Israel has intensified its crackdown on Jewish extremists in the wake of a firebombing that killed a Palestinian man and his 18-month-old toddler, arresting nine people suspected of involvement in extremist activities on Sunday morning.
Two people were arrested in Adei Ad, an outpost of around 20 families close to the West Bank village of Douma where the July 31 firebombing occurred, and seven others were taken into custody in raids on Baladim, an outpost in the northern part of the West Bank.
Both communities were built without permission from Israeli authorities, and are known for their hardline settler populations. In January, settlers from Adei Ad threw stones at US diplomats who were inspecting damage at a grove of Palestinian-owned olive trees near the outpost.
The spate of arrests follows the death on Saturday of 32-year-old Saad Dawabsha, who sustained second degree burns on more than 80 percent of his body in the July 31 attack that authorities believe was committed by Jewish extremists. Dawabsha's 18-month old son died at the scene, and his wife and four-year-old son remain in a critical condition.
Last Sunday, in response to the firebombing — a so-called "price-tag" attack committed as revenge for actions taken against settlers by the Israeli government — Israeli Defense Minister Moshe Ya'alon approved the use of administrative detention orders, a form of indefinite incarceration without trial, against Jewish extremists.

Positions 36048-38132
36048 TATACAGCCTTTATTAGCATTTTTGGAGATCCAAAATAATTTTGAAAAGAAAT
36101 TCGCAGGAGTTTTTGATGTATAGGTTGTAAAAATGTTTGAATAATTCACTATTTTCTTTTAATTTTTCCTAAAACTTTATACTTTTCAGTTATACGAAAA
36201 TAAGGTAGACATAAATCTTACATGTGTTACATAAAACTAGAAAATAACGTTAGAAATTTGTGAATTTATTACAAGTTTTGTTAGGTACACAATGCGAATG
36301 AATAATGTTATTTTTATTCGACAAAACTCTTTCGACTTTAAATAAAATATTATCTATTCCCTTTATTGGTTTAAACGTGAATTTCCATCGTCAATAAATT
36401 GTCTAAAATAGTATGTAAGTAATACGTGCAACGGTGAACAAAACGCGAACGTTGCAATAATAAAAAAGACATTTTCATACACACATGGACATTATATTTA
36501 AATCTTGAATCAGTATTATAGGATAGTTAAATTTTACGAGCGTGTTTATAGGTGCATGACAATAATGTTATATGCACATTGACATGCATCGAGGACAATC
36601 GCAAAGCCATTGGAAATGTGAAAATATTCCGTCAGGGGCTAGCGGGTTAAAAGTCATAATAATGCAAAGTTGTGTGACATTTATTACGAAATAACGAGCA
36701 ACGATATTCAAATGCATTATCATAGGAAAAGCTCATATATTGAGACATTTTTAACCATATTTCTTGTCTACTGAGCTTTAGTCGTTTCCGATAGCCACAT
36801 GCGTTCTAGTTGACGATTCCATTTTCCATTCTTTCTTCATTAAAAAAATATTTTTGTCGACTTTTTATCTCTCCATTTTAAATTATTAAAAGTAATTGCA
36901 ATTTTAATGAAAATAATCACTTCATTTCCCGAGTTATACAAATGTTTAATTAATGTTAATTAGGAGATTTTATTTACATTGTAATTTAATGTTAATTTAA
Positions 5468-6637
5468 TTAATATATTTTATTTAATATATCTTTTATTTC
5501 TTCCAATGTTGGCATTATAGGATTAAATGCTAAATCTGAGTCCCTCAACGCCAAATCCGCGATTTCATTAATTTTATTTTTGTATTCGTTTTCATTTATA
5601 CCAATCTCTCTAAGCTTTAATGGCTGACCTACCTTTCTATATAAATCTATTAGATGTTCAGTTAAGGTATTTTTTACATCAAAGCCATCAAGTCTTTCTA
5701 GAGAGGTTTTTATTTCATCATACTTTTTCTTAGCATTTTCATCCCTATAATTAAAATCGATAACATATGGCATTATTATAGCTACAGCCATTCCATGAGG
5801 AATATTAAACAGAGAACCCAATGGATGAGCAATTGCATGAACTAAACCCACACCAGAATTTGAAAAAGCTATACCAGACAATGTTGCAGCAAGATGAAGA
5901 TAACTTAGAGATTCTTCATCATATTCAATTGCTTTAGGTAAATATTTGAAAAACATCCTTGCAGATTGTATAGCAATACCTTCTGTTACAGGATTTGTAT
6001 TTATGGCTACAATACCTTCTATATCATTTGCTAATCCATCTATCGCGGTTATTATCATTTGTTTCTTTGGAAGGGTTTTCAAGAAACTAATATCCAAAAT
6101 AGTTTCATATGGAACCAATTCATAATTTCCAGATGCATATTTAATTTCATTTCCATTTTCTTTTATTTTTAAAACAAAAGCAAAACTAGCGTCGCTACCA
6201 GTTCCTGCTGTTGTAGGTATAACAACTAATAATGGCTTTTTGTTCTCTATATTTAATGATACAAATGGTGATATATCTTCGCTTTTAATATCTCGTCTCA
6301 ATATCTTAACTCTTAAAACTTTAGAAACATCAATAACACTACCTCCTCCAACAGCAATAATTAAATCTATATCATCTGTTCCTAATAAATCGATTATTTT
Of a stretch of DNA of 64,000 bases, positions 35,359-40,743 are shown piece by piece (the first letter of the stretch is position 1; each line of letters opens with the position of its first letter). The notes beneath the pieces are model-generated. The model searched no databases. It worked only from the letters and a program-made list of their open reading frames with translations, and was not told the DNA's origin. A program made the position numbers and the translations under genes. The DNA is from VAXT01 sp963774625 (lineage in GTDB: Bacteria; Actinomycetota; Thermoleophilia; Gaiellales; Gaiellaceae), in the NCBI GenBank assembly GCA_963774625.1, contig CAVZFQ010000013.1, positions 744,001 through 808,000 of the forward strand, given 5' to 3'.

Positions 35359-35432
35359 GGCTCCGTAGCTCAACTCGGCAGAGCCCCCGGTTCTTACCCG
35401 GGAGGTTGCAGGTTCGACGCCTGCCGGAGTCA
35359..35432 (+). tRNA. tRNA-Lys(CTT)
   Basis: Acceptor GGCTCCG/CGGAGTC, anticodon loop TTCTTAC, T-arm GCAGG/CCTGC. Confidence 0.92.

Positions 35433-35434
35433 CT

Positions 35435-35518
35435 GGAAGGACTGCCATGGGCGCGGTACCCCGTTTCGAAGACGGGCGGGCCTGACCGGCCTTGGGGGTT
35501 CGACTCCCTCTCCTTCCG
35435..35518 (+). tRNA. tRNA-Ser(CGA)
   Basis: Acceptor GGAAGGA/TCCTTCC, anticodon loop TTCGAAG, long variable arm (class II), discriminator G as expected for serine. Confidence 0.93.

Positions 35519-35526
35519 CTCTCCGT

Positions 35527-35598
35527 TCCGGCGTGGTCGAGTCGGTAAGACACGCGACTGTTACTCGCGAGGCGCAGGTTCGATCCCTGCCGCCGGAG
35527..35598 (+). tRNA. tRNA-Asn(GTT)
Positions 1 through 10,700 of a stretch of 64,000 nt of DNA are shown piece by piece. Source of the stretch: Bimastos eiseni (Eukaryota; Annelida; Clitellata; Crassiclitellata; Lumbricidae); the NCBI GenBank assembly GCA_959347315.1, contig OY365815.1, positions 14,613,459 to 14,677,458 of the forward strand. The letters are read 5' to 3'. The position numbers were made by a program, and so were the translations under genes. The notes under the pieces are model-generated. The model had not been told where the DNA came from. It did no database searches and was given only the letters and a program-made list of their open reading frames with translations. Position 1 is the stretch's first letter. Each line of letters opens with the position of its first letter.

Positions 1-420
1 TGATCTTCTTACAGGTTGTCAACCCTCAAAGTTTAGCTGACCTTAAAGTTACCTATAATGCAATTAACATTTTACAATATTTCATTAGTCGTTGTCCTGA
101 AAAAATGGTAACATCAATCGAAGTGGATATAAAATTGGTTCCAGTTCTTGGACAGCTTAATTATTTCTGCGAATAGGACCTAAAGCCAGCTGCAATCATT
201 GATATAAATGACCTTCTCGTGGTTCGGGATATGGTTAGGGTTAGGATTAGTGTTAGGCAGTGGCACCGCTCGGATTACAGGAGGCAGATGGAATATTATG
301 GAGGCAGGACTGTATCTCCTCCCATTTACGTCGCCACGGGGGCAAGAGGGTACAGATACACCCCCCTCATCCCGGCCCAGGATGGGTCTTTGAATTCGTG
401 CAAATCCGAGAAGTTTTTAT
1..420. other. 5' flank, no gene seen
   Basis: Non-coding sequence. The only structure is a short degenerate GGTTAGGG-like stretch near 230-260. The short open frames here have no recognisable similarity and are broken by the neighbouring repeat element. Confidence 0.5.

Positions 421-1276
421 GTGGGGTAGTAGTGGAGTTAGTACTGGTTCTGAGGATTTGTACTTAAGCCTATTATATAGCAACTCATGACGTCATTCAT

Three men, all in their early to mid-20s, have been sentenced to six months in jail under the orders. Among them is Meir Ettinger, the grandson of the late Rabbi Meir Kahane, an extremist Israeli-American right winger, and Eviatar Slonim, who was previously questioned in relation to a separate arson attack on a Palestinian home in the South Hebron Hills. Ettinger has been accused of heading an underground network of Jewish terror cells that attacked Palestinian homes and Christian holy sites. Both men were subject to restraining orders that banned them from entering Jerusalem and the West Bank.
Responding to the crackdown, Honenu, a right-wing legal aid organization, said that Israeli police had "joined the atmosphere of incitement" against settlers, and suggested that a "witch hunt" was underway. The group, which represents Ettinger, also claimed that their client was subjected to torture, including "sleep deprivation," and "shaking… during interrogation."
Administrative detention has long been used to hold Palestinian terror suspects, but Israeli security officials have said the government previously refused repeated requests to use to the measure to imprison known Jewish extremists.
According to Addammeer, a Ramallah-based prisoner advocacy group, around 400 Palestinians are held under administrative detention orders, mostly for security related offenses that range from stone-throwing to plotting terror attacks.
Israeli security services have not yet commented on whether any of the Jewish extremists that have been arrested are suspected of direct involvement in the attack that killed Dawabsha and his son.
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